> until all 2 write-ports are free [that's if you *have* two write-ports
> on the regfile].
>
> with the multi-arbitration signals, we're fine with a 3-source 2-dest
> instruction, even when one of those sources is also used as a destination.
> the Dependency Matrices will go "ok you want RS to be a read *and* write
> hazard, that's fine", and if there is contention for the regfile read-ports
> and write-ports (only one write port available despite the op being 2-dest)
> that's fine too: completion will take 2 cycles rather than 1 before
> de-asserting the CompUnit's BUSY signal.
>
> that all drops out "for free" from that decision to go with multi-arbitration.
>
> ISA opcode pressure aside, and aside from spotting the above (needing two
> simultaneous regfile write ports) why is this not challenging? what is it
> about other microarchitectures that makes 3-source 2-dest operations
> difficult to consider including?

Sure, if every implementation of the ISA is OoO then you can grab access to
ports when a free slot comes up. That doesn't work if you also want to support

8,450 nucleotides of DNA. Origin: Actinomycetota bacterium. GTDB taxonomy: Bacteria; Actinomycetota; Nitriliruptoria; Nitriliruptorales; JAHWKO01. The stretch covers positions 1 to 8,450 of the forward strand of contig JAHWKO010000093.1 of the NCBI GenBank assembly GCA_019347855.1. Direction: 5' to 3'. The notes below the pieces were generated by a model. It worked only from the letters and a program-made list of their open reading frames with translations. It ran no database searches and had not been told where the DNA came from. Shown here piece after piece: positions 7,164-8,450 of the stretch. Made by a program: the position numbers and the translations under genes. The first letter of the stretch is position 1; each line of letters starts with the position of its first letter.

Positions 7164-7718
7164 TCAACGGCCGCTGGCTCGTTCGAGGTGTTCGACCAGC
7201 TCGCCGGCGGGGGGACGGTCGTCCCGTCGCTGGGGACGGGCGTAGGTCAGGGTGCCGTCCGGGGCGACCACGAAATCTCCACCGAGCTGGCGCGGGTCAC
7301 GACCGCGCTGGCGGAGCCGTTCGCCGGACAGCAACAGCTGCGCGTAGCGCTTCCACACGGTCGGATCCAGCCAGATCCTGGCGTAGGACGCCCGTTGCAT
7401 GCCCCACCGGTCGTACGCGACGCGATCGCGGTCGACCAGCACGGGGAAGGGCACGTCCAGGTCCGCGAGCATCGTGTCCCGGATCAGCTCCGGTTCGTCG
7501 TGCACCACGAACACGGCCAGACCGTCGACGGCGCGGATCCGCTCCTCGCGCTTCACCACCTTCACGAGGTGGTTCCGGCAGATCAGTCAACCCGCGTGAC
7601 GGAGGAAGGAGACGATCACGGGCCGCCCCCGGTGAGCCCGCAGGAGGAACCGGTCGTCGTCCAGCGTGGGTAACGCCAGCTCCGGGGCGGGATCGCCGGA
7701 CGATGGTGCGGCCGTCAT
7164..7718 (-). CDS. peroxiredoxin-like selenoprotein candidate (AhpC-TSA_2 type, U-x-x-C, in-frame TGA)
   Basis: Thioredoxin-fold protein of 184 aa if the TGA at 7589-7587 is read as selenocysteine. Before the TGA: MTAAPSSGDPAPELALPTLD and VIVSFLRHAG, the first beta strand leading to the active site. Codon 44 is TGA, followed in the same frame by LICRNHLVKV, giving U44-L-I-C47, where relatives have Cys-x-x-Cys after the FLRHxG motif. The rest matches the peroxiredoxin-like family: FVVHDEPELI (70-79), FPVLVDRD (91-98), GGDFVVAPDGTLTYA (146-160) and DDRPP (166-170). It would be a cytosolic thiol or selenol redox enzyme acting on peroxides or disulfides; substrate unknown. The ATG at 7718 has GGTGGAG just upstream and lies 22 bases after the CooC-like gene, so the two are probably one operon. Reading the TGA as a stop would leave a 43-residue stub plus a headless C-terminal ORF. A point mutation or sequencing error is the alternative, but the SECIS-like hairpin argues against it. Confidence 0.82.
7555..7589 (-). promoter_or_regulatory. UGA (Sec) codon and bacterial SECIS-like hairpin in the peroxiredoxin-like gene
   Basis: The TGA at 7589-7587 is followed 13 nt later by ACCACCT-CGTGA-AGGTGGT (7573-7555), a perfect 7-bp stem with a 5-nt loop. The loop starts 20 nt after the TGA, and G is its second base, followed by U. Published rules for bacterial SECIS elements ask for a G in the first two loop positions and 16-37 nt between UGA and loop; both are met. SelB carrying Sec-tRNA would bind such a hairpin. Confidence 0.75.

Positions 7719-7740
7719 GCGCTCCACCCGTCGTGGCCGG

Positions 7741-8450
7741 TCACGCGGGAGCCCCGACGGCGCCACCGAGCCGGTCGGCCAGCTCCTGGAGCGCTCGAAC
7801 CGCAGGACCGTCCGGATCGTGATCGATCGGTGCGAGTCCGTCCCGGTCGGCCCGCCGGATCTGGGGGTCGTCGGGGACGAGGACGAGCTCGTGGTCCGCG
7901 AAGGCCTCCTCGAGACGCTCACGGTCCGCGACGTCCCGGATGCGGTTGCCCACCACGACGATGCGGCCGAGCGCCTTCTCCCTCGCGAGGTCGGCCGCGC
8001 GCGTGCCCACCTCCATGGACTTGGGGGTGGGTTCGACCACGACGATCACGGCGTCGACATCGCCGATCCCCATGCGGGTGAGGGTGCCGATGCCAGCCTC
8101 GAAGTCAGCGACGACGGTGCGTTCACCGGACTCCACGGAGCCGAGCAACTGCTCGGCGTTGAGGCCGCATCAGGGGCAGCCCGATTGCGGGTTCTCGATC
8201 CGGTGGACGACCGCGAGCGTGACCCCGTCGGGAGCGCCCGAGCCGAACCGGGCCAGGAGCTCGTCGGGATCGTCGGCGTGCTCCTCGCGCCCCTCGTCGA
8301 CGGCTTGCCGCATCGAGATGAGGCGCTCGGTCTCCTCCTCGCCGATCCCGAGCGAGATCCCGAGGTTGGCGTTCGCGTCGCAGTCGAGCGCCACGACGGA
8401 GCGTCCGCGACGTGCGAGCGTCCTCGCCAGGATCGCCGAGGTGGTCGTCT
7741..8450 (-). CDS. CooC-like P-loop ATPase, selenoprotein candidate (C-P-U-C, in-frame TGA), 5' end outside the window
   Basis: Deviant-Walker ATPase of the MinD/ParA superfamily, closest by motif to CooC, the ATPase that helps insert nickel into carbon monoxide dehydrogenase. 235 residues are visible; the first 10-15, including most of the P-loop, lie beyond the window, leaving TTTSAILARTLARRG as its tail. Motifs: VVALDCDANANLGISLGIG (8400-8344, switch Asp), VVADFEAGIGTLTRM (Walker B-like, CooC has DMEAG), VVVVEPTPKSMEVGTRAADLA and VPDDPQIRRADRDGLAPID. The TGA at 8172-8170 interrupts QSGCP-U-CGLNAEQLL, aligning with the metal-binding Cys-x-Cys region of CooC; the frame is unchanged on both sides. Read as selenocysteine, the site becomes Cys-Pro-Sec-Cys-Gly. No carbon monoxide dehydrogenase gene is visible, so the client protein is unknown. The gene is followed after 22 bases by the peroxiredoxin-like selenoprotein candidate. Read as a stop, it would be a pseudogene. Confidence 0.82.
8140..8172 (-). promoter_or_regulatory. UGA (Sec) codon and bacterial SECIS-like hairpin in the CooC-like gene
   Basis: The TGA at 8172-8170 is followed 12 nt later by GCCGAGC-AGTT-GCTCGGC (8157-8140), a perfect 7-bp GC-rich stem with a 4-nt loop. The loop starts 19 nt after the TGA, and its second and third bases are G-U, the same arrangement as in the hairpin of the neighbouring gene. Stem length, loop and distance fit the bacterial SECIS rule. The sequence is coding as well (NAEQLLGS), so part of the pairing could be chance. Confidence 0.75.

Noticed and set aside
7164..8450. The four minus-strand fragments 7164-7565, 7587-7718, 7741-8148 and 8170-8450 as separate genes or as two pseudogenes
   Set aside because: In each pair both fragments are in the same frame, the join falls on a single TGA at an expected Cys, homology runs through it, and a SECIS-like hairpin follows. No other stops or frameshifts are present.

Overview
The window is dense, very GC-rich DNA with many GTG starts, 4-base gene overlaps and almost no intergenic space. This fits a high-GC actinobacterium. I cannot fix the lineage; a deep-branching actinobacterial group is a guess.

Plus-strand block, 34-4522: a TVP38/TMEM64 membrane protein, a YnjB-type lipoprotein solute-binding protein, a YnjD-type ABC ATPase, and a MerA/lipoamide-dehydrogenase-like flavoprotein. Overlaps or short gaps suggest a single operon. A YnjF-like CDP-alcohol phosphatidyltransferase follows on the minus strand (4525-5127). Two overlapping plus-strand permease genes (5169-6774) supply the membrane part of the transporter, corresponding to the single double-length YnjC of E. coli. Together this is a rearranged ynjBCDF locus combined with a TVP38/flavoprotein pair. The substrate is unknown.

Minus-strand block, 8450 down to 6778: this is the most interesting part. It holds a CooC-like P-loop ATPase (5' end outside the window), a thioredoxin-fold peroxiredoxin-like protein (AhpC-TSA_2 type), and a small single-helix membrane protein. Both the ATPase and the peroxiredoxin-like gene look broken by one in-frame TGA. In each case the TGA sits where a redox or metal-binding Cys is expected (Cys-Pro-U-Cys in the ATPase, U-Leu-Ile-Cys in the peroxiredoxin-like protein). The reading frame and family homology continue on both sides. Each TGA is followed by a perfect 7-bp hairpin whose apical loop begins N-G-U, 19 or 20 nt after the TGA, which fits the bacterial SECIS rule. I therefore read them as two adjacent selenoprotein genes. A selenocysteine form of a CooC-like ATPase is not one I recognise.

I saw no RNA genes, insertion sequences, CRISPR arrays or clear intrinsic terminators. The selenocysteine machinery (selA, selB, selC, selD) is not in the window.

simple in-order implementations and don't want them to stall a lot. Or you can
provide enough expensive ports for the hungriest instruction and watch them go
to waste most of the time.

FP is a special case because FMA makes up such a high proportion of the
instructions that the extra port is worth providing.

And there really are simpler implementations that are popular. Both SiFive and
PULP offer 2-stage pipeline cores without caches or branch prediction that are
1 CPI except taken branches are 2. The "Bumblebee" core in the mass market
Gigadevice GD32VF103 chip (seen in e.g. the $4.90 "Longan Nano" (complete with
plastic case and LCD screen) is also cacheless and without branch predictor and
eats 3 cycles for taken branches.

And then there is "Rudi-RV32" done by a friend of mine in Christchurch just
noodling around over the Xmas/NY break. It has *one* pipe stage -- asynchronous
logic from PC to opcode fetch to decode to register access to ALU with new PC
value, new register value, memory write all sitting ready to latch at the next
clock cycle. It does 85 MHz in Artix-7 FPGA! Most five stage 1 CPI cores don't
do any better than 100 MHz, 125 tops on those FPGAs.

Ivan Godard

unread,
Apr 30, 2020, 9:06:58 AM4/30/20
to
I'm impressed. Ivan Sutherland has been bugging me for several years
about an asynch Mill - would your friend be interested? The way the belt
works is a natural for asynch.

Bruce Hoult

unread,
Apr 30, 2020, 9:54:46 AM4/30/20
to
On Friday, May 1, 2020 at 1:06:58 AM UTC+12, Ivan Godard wrote: